The classic way to mount a file system in Linux (and UNIX-like systems) is to modify the
/etc/fstab file. For example, to mount the file system on
/mnt/ExpansionDrive, you add this line to
/dev/sdc1 /mnt/ExpansionDrive auto defaults
… and then issue this command in a terminal (using root privileges):
In this example, you reference the file system by the disk and partition it’s located on: the first partition (
1) on the third drive in the system (
This has two drawbacks. Firstly, it’s complicated to keep track of drive and partition numbers, and secondly, the name of the drive may change when you reconfigure the hardware. For example, if you add a drive to the system,
/dev/sdc1 may suddenly become
/dev/sdd1, and the wrong file system may be mounted.
Another way to reference file systems is by using the volume id. For example, the file system on your drive may have been assigned the volume id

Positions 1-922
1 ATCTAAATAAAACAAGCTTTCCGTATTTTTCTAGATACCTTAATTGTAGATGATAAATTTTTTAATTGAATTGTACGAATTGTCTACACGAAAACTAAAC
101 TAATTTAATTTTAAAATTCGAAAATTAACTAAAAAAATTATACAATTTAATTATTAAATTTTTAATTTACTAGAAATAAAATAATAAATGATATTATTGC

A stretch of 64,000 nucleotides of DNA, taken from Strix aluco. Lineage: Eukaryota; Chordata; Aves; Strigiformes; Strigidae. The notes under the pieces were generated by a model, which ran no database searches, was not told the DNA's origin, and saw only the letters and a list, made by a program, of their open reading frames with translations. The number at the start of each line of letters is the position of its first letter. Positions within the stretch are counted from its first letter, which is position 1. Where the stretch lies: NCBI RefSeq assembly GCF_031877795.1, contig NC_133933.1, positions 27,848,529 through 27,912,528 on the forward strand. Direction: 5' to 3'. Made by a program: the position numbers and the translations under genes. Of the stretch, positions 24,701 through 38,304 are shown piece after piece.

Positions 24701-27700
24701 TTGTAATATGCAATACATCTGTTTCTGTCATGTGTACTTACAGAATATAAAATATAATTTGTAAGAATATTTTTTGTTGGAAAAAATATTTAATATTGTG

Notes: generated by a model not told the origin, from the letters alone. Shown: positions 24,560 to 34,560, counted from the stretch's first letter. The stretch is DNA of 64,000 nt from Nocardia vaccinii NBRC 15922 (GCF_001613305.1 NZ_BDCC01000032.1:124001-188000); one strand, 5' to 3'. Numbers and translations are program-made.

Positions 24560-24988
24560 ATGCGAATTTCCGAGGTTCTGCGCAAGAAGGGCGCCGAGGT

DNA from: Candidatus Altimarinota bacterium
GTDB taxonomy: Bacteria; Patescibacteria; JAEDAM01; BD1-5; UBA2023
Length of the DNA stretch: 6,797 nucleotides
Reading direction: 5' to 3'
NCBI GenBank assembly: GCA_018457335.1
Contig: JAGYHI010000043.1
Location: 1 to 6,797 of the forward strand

AE12-B3C5 by the factory. In that case, you can use this line in
UUID=AE12-B3C5 /mnt/ExpansionDrive auto defaults
This method ensures the correct file system is mounted, but it’s still hard to read and remember.
A third way to reference file systems is by using the volume label. For example, the file system on your drive may have been assigned the volume label
ExpansionDrive by the factory. In that case, you can use this line in
LABEL=ExpansionDrive /mnt/ExpansionDrive auto defaults
With this method, it’s very easy to see which file system is referenced. To ensure the correct file system is mounted, you only need to assign each disk a unique label.